Hope you enjoyed watching Randy Johnson celebrate his 300th victory Thursday evening at Nationals Park, because you probably aren't going to see a major league pitcher do that again.
I know, I know, you should never say never, especially if you're a fan of the Sean Connery James Bond movies. But there has been such a dramatic - and seemingly irreversible - generational change in the way pitchers are both developed and managed that nobody is likely to stick around long enough to become the 25th pitcher to reach that venerated milestone.
That's certainly true of the remaining crop of aging pitchers. Next on the active list is former Oriole Jamie Moyer, who is 50 wins away and 46 years old. The next guy after that is Andy Pettitte, who is at 220 and is 37. The premier pitcher with the best chance would appear to be Toronto Blue Jays ace Roy Halladay, who is 32 and has 140 career victories, so you see where I'm going here.
It's possible that Halladay could stick around 10 more years and average 16-plus victories per season. He's an outstanding pitcher who has averaged better than 18 wins in the five full seasons he has stayed completely healthy. It's also possible that Roy Oswalt, with 130 victories at age 31, could get there, but the fact that there are so few solid candidates anywhere within range extends the odds against any current major leaguer stamping his ticket to the Hall of Fame with win No. 300.
Despite plenty of criticism about the way major league baseball babies its pitching prospects and tries to limit the innings they eventually throw at the big league level, the game continues to trend in a direction that is making it increasingly difficult for pitchers to consistently post high win totals.
The switch to five-man rotations in the 1970s and 1980s brought an end to an era that once featured an Orioles rotation that boasted four 20-game winners in the same season. The Orioles, in fact, have not had a 20-game winner since Mike Boddicker in 1984.
The expanded rotations lowered the bar on what was considered an outstanding season, but it didn't stop there. That change was followed by the age of bullpen specialization and, perhaps more importantly, an economic boom that encouraged teams to treat their best pitching prospects like china dolls.
If you need an example of that, all you have to do is look at what the Orioles are doing right now with their best young pitching prospects. Chris Tillman, Troy Patton, Jake Arrieta and Brian Matusz have been dominating minor league hitters, but the Orioles are slow-playing all of them. By the time some of them likely land in the major league rotation, they'll be in their mid-20s, which will effectively take them out of consideration for a 300-win career.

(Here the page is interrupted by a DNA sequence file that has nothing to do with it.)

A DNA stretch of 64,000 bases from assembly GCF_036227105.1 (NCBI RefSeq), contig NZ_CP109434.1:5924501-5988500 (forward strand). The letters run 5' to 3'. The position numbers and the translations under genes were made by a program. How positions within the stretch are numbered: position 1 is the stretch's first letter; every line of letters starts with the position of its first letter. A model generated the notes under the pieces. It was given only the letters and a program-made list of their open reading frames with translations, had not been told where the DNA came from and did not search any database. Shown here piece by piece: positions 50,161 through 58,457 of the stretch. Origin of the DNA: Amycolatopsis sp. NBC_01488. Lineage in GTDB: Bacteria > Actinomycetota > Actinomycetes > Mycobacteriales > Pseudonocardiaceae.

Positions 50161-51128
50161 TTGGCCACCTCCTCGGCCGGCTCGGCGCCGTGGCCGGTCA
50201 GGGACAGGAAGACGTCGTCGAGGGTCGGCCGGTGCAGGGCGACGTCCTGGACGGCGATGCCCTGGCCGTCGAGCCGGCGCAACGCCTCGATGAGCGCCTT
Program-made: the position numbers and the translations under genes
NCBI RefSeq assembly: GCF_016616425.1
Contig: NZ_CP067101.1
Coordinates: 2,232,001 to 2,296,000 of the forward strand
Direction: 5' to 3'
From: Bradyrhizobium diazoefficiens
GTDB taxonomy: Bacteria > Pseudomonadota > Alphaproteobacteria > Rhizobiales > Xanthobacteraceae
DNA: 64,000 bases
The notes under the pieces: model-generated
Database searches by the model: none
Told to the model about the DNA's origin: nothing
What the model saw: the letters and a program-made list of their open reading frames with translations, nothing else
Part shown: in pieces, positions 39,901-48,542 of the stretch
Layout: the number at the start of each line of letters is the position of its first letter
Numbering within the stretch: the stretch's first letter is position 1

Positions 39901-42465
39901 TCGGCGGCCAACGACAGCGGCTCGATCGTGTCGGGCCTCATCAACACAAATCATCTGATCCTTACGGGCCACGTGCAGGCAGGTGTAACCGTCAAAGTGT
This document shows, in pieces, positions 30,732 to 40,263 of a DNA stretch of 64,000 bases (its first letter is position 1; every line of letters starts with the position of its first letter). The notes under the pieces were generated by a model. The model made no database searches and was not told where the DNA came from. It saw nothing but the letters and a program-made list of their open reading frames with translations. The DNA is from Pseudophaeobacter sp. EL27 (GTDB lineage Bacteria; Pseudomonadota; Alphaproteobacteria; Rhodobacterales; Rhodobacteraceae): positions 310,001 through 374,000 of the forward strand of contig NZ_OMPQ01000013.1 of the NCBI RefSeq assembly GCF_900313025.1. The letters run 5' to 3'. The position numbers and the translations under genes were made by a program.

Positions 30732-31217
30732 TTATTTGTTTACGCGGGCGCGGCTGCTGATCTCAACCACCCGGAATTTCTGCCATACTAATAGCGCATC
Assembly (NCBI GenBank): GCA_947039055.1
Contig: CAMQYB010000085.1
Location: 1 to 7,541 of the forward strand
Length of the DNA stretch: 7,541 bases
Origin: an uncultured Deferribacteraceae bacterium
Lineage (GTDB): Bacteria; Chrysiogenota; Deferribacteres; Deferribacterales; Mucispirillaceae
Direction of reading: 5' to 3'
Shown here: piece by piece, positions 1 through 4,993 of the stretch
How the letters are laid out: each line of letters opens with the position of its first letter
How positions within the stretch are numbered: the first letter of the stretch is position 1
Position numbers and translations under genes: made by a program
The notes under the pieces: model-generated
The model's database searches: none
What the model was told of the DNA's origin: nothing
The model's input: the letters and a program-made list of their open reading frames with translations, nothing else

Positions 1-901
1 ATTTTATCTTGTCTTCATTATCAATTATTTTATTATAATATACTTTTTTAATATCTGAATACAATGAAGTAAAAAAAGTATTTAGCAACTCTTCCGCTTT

When they get here, they will become part of an era in which 15 victories is considered a great season because the opportunity to record decisions has been severely diminished by a baseball-wide obsession with pitch counts. Nobody wants to overwork their most prized pitchers - especially those who have signed huge, guaranteed contracts - so they tend to come out of games in the sixth and seventh innings.
Want to know how Cy Young won 511 games? He started 815 and completed 749 of them. That's an extreme example, so let's fast-forward to the modern era.
The 300-game winners who began their careers in the 1960s and 1970s generally completed about a third of their starts. The most recent members of the 300-win club - Roger Clemens, Greg Maddux, Tom Glavine and Johnson - completed less than 20 percent of their starts, and that rate is heavily front-loaded in their career statistics.
The guys who will try to join them will have to do so while completing only a handful of games each year. Halladay is as close to old-school as you're going to get, and he's averaging a complete game every seven starts. CC Sabathia, who is the highest-paid pitcher in the game, has completed just one of every nine starts during his nine-year career.
Hall of Famer Nolan Ryan, president of the Texas Rangers, is trying to change that by de-emphasizing pitch counts and stressing endurance in the Rangers' minor league system. But his philosophy does not appear to be catching on in other organizations.
Teams can't afford to risk burning out $20 million arms, and they also have to justify the millions they're paying their relievers. The closer era has given way to the setup/closer era, which has given way to the seventh-inning- and eighth-inning-setup/closer era.
That's why you'll see Hall of Fame voters paying more attention in the future to the guys who won 250 or more games and had decent career ERAs during the steroid era.
If they're going to wait around for any more 300-game winners after the Big Unit, they're going to be waiting a long, long time.
Listen to Peter Schmuck weeknights at 6 on WBAL (1090 AM) and check out his blog, "The Schmuck Stops Here," at baltimoresun.com/schmuckblog.